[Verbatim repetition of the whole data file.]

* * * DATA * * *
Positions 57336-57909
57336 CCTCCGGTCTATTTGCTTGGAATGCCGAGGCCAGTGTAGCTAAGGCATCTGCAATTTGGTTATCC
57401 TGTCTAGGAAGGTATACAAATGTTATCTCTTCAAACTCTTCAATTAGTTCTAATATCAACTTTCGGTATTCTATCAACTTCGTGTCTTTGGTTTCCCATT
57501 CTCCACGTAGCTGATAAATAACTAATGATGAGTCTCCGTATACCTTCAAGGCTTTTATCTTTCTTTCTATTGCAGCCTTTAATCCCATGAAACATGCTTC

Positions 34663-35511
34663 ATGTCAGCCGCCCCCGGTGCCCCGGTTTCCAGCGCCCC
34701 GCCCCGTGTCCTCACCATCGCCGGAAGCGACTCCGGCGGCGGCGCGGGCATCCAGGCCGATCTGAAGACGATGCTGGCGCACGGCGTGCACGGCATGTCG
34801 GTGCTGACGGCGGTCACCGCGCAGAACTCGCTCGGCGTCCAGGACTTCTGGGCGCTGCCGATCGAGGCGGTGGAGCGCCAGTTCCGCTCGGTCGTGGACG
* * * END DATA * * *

Positions 57336-57909
57336 CCTCCGGTCTATTTGCTTGGAATGCCGAGGCCAGTGTAGCTAAGGCATCTGCAATTTGGTTATCC
57401 TGTCTAGGAAGGTATACAAATGTTATCTCTTCAAACTCTTCAATTAGTTCTAATATCAACTTTCGGTATTCTATCAACTTCGTGTCTTTGGTTTCCCATT
57501 CTCCACGTAGCTGATAAATAACTAATGATGAGTCTCCGTATACCTTCAAGGCTTTTATCTTTCTTTCTATTGCAGCCTTTAATCCCATGAAACATGCTTC

Positions 34663-35511
34663 ATGTCAGCCGCCCCCGGTGCCCCGGTTTCCAGCGCCCC
34701 GCCCCGTGTCCTCACCATCGCCGGAAGCGACTCCGGCGGCGGCGCGGGCATCCAGGCCGATCTGAAGACGATGCTGGCGCACGGCGTGCACGGCATGTCG
34801 GTGCTGACGGCGGTCACCGCGCAGAACTCGCTCGGCGTCCAGGACTTCTGGGCGCTGCCGATCGAGGCGGTGGAGCGCCAGTTCCGCTCGGTCGTGGACG